The great hunger

Since winning a Turner, Steve McQueen has successfully moved himself from art to the mainstream, says Conor O’Kelly

Since winning a Turner, Steve McQueen has successfully moved himself from art to the mainstream, says Conor O’Kelly

As long as there have been moving pictures, there have been artists using the form in their practice. Man Ray, Marcel Duchamp, Dali, Andy Warhol and Matthew Barney are some of the standout names, but in truth many of the most influential artists of the 20th century at one point or another used film or video in their work. In recent times, these works have often been discussed in the context of their “sculptural” qualities – a term which provides a frame of reference for film within the traditional plastic arts and also one appropriate to the three dimensional qualities of filmic images. It was not always this way. As Benjamin H.D. Buchloch notes in his discussion of that titan of American art, Richard Serra, the early champions of cinema saw film as a medium which could trahnsform art itself:

“The truly revolutionary film artists of the period, such as Les Kuleshov and Dziga Vertov, saw the purpose and promise of the new medium not primarily in aesthetic, let alone in sculptural terms, but in its potential as an enlightening instrument in educating the political awareness of the masses, and this, in turn, led them to see the cinematographic capacity for documenting reproduction of processes taking place in a real space-time continuum as the essentially characteristic new possibilities of film within the context of a generally transformed conception of art.” Steve McQueen, an English artist, has been making films since 1994. It was the film Prey which was displayed at the Tate when he won the Turner prize in 1999. It would seem oxymoronic then that McQueen walked away from Cannes this year with an award for best new director, for Hunger his portrait of the IRA hunger strikes of the early 1980s. The truth is, however, that “art” films and mainstream cinema have become so divorced, that a film aimed at the general population is an entirely different animal from any film, even award winning ones, projected in an art museum or gallery. Reviewing McQueen’s career to date, it is possible to trace a development which, in hindsight, makes his move to a full scale cinematic format seem inevitable. A graduate of Chelsea, Goldsmiths and the Tisch School of Arts in New York in 1994, his star was in the ascendancy when he picked up the prestigious ICA Futures award in 1996. To complement his Turner, he was awarded an OBE in 2002 cementing his position as part of both the cultural and indeed political establishment. McQueen has represented Britain twice at Documenta art show in Kassel. Achieving all this before he was thirty five years of age, McQueen may have been wondering what was left to achieve.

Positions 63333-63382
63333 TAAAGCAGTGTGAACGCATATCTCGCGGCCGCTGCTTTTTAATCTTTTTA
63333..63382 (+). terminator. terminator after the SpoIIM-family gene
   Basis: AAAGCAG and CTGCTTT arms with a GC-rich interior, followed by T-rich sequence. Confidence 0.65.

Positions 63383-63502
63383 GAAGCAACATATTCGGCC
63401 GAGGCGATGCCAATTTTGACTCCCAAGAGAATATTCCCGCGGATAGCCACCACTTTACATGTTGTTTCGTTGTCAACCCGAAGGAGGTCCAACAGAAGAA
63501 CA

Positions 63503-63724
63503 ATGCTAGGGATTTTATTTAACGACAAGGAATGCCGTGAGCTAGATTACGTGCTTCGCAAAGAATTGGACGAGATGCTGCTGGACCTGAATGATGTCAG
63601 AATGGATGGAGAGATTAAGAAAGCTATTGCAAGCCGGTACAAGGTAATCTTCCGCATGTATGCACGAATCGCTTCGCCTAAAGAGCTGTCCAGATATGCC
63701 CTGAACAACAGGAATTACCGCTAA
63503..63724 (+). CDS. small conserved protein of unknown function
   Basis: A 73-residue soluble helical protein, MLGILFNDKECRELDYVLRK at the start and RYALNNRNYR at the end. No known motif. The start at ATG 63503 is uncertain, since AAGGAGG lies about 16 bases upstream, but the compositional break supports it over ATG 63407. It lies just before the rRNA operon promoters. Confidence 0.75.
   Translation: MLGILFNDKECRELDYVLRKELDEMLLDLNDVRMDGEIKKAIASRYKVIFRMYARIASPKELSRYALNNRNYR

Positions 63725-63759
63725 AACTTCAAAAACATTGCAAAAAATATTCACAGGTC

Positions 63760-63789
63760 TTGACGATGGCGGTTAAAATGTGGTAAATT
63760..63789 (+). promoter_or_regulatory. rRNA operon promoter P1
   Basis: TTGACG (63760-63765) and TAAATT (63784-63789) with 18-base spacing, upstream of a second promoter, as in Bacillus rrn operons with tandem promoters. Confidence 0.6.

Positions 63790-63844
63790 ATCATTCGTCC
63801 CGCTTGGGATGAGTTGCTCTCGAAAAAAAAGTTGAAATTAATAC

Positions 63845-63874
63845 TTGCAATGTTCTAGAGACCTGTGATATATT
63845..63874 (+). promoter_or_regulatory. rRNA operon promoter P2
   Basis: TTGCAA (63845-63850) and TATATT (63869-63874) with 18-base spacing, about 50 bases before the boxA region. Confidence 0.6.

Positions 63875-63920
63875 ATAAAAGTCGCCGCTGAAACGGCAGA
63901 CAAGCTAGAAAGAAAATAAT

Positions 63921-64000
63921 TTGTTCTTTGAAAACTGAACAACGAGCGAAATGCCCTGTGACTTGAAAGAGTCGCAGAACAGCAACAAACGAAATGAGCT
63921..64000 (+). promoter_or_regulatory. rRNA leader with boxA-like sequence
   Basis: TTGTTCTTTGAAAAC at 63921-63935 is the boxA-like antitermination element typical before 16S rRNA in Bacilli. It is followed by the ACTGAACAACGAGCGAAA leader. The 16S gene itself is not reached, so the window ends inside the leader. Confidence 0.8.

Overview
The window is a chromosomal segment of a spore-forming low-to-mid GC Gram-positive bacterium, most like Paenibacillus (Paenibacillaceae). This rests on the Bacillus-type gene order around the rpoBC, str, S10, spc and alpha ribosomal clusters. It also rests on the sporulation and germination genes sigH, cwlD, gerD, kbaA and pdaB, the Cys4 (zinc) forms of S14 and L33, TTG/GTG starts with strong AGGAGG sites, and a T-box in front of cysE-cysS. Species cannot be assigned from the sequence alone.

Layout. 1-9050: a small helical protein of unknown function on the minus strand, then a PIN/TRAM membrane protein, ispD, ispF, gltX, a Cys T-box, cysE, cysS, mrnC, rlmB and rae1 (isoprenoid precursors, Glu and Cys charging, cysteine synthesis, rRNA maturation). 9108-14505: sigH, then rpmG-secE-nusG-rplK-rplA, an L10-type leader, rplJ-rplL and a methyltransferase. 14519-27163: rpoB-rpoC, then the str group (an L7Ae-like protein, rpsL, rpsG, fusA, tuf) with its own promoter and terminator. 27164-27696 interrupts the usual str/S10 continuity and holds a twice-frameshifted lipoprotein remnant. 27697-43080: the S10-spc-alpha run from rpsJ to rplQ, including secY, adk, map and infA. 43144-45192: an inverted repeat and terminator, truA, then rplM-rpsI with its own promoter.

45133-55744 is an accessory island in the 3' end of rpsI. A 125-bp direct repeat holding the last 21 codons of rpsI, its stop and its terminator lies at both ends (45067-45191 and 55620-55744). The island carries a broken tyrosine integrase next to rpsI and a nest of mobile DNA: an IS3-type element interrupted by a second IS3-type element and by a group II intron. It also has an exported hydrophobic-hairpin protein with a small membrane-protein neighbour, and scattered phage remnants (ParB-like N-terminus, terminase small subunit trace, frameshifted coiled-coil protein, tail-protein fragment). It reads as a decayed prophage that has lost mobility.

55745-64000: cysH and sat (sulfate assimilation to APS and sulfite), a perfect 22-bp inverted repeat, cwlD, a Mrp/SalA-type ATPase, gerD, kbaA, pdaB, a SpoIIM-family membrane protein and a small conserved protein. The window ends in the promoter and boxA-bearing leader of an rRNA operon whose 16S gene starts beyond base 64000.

Since the early experimental work of Catch in 1994, where the artist tosses a running video camera back and forth between himself and his sister, his work has become increasingly sophisticated. Alongside Catch, the 16mm film Just above my head investigates the relationship between the representation of physical activity, the framing of subject matter and its presentation – all fundamental questions of the cinematic form.

1999’s Prey depicts a tape recorder ascending to the sky attached to a white balloon. A soundtrack of tap dancing feet plays directly from the tape recorder and as the balloon ascends the sound becomes increasingly distant. The piece seems to make sense in the context of another of McQueens works from 2002 , Once upon a time, where he projects a series of 116 images which were sent into space aboard the Voyager II spacecraft in the 1970s. Intended for discovery by alien species, the mission’s payload included audio recordings of a phenomenon known as glassolalia, or speaking in tongues. McQueen’s 1999 Prey seems to reflect this mission, with his own message for the heavens and its own equally indecipherable soundtrack.

By 2002 McQueen had produced two works which seem to indicate a movement to more documenatary form and subject matter. In the South African mines McQueen shot Western Deep, a meditation on the black workers and their conditions of work in a notoriously cruel environment. Carrib’s Leap, shot in Grenada – where McQueen’s family come from – depicts falling bodies to represent the suicides of the indigenous people when faced with capture by the invading colonial French.

In turning his hand to mainstream commercial cinema, McQueen attempts to transform art in a political manner, and cinema moves closer to the ambitions of its pioneers. In the light of his continued success at the forefront of British and international art and as a young black man with an OBE, Steve McQueen’s choice of Bobby Sands hunger strike as filmic subject seems a sublimely inspired choice. The critics agree. Alongside his Camera D’or from Cannes, the film has picked up the Sydney Film Festival prize and the press award at the Toronto Film Festival. Hunger is in cinemas from 31 October.